Your current City Council continuously engages in an endless display of posturing. This coming Tuesday, it will likely increasing the tax money it will appropriate in order to fund its Climate Action Plan. It will pretend to hear from the public who may or may not welcome a tax increase and then it will vote to approve the hike it has already concluded is absolutely necessary in order to achieve an elusive Kyoto Protocol greenhouse gas objective that Boulder voters approved two years ago. All this despite the fact that the effort is largely symbolic if not entirely unnecessary given that whatever happens in Boulder will have no meaningful impact in reversing our planet’s ever-changing climate. It will, however, make a number of citizens feel good and there’s nothing more important than that.

It’s interesting to note that there are at least a few Boulder citizens were willing to challenge the wisdom of spending even more money on the CAP. One citizen who supports a tax hike did wonder about the viability of the program questioning whether the funds collected so far have done any good. Remarkably a spokesperson for PLAN-Boulder County asked whether or not there was any direct relationship between simply spending more money rather than demonstrating any actual results. Progressives love to equate spending someone else’s money for things they covet without being too concerned over whether or not anything of actual value is achieved.

The current worldwide recession has done more to curtail any excess carbon concerns than anything Boulder could conceive of. Thousands of China’s polluting factories have been shuttered and most of India’s steel mills have closed. But having more carbon action money means being able to exercise greater control. Now that’s something City Council apparently can’t live without.

Bob Greenlee was a member of Boulder’s City Council for 16 years and served his last 2 years as mayor. Write him at: robertdgreenlee@aol.com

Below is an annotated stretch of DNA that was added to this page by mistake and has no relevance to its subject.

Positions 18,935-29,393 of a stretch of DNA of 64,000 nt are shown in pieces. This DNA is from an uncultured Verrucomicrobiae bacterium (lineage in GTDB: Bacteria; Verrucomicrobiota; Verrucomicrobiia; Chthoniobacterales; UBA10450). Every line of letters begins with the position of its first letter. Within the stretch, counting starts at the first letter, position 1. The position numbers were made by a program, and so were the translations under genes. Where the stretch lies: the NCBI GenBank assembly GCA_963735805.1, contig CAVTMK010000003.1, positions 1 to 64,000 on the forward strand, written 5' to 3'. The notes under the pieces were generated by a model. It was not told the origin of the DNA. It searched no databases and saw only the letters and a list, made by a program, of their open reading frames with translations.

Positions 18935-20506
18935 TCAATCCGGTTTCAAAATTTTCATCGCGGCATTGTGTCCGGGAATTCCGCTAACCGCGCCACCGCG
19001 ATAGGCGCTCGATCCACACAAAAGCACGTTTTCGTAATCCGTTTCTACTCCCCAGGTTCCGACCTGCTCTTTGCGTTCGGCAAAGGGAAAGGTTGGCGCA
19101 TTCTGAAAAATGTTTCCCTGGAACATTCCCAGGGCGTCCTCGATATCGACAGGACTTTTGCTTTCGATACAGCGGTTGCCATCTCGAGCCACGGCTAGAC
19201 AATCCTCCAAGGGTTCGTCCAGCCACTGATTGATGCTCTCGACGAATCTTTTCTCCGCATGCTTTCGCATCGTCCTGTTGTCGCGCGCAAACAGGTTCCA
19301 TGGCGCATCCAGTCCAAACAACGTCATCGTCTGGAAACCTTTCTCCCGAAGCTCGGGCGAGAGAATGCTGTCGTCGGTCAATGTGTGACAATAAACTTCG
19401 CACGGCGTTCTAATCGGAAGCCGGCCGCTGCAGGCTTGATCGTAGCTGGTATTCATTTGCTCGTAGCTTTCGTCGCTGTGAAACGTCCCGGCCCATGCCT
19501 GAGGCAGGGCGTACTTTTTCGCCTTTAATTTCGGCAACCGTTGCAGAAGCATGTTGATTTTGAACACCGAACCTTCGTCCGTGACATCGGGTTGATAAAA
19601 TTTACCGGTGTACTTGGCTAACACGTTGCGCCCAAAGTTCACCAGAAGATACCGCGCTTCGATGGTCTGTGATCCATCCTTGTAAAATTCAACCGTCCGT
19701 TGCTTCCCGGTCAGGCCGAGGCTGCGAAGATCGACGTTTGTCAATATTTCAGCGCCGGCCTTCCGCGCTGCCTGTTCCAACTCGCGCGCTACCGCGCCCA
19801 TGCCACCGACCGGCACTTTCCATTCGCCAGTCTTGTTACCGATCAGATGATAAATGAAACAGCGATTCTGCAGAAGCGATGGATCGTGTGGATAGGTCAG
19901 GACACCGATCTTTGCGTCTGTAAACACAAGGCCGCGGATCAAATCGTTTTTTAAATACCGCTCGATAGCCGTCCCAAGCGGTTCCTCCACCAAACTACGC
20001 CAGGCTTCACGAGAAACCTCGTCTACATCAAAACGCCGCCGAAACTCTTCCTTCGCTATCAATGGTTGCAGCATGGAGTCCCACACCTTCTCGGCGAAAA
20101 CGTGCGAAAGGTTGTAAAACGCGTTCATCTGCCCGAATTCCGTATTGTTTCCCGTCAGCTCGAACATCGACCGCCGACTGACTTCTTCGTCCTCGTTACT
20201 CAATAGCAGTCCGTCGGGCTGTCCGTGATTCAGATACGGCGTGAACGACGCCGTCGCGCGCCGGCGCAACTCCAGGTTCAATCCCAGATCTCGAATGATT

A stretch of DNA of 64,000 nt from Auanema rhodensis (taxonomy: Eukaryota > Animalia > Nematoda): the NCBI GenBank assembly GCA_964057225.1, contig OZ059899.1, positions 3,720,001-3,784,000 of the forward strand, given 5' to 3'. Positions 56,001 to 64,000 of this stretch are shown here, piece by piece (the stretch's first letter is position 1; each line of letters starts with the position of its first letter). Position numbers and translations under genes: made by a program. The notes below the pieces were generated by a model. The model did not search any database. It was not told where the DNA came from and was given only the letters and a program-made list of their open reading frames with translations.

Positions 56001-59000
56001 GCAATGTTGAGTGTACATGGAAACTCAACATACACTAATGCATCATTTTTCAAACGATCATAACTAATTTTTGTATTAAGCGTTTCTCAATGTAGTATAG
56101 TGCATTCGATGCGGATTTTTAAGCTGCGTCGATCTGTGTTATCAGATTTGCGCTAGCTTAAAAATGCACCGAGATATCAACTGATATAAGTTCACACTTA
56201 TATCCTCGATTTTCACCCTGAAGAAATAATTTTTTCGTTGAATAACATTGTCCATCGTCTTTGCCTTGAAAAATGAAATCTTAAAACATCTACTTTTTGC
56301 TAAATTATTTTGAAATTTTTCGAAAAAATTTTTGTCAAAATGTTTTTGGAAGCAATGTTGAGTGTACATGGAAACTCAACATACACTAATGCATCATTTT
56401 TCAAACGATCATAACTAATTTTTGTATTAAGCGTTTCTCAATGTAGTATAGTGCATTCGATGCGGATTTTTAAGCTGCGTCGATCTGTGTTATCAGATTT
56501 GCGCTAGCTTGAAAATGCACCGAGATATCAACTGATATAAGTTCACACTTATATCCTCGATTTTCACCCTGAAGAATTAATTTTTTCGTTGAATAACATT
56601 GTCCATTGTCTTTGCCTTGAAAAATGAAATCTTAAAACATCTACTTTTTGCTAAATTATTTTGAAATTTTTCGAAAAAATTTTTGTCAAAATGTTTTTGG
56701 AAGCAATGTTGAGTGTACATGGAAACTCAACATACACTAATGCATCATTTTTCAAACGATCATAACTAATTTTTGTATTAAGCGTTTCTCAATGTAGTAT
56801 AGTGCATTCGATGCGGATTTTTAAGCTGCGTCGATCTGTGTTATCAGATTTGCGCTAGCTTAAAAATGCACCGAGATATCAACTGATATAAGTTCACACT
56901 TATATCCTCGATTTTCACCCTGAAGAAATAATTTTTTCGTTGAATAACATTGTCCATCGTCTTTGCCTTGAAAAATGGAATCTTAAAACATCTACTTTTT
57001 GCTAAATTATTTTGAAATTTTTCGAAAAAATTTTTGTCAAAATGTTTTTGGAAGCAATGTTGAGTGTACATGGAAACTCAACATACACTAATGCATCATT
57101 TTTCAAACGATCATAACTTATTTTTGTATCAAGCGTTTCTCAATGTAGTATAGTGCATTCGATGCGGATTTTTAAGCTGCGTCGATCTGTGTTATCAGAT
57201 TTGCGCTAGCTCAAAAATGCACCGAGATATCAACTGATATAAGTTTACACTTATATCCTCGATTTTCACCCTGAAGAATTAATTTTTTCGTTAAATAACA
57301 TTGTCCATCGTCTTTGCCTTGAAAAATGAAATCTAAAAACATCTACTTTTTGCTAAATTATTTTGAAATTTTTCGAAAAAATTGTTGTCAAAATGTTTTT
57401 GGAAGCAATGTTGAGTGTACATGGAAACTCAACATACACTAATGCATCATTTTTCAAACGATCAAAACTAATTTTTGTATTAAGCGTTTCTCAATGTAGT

We are on the road to socialism, are you ready?

Abraham Lincoln, where are you? A government of the people, by the people, and for special interest groups is now what we have in Washington D.C., as over 100 of America’s most powerful and influential leftist-liberal organizations have formed a new coalition called Rebuild and Renew to boost President Barack Obama’s socialistic program to redistribute the nation’s wealth, starting with his current $3.6 trillion budget. Most of the members of this group are already supping at the public trough, while others either intend to, or will act as cheerleaders or even strong-arm enforcers. Government largesse manufactures votes, they know it, and that’s what this game is about. Continue reading…

So now the LifeBridge boogeyman is a drainage culvert?

Of all the disingenuous arguments we’ve heard against the Union project from the anti-LifeBridge hatemonger crowd, the latest ruckus over the Spring Gulch #2 drainage improvements truly takes the cake.

Despite character assassinations and charges of corruption from the likes of Jeff Thompson, Longmont City Manager Gordon Pedrow made the project justification perfectly clear a month ago at city council chambers, as seen in this YouTube video…

Pedrow underscored the facts that 1) the Spring Gulch drainage project conveys water from the northeast portion of the city of Longmont; 2) it protects Hwy 119 from potential 50-100yr flood damage; 3) it serves Longmont’s Sandstone Ranch and the St. Vrain Greenway extension, including the Hwy 119 box culvert to be used by pedestrians and bicyclists; and 4) it was approved by voters in 2007 with bonds already sold.

Anti-Union activists bring up the wayward strawman that the Spring Gulch #2 bonds when fully retired will cost every Longmont resident about $115 in taxpayer dollars, all to benefit LifeBridge and Firestone. If they want to play that game, how about the bloated $66.6 million that Boulder County will be spending on frivolous open space in 2009? That equates to over $225 for every one of Boulder County’s 294,000 residents, just for one year.

An unknown Times-Call online commenter put it succinctly last year when addressing the anti-LifeBridge faction in Longmont: “You just don’t want the Church or it’s message to grow. I have heard you all speak. I have heard those words before. The scary part is what I see in your eyes. You and your friends remind me of the hatred I saw 40 years ago. Give it a rest, the folks at LBCC are good people.”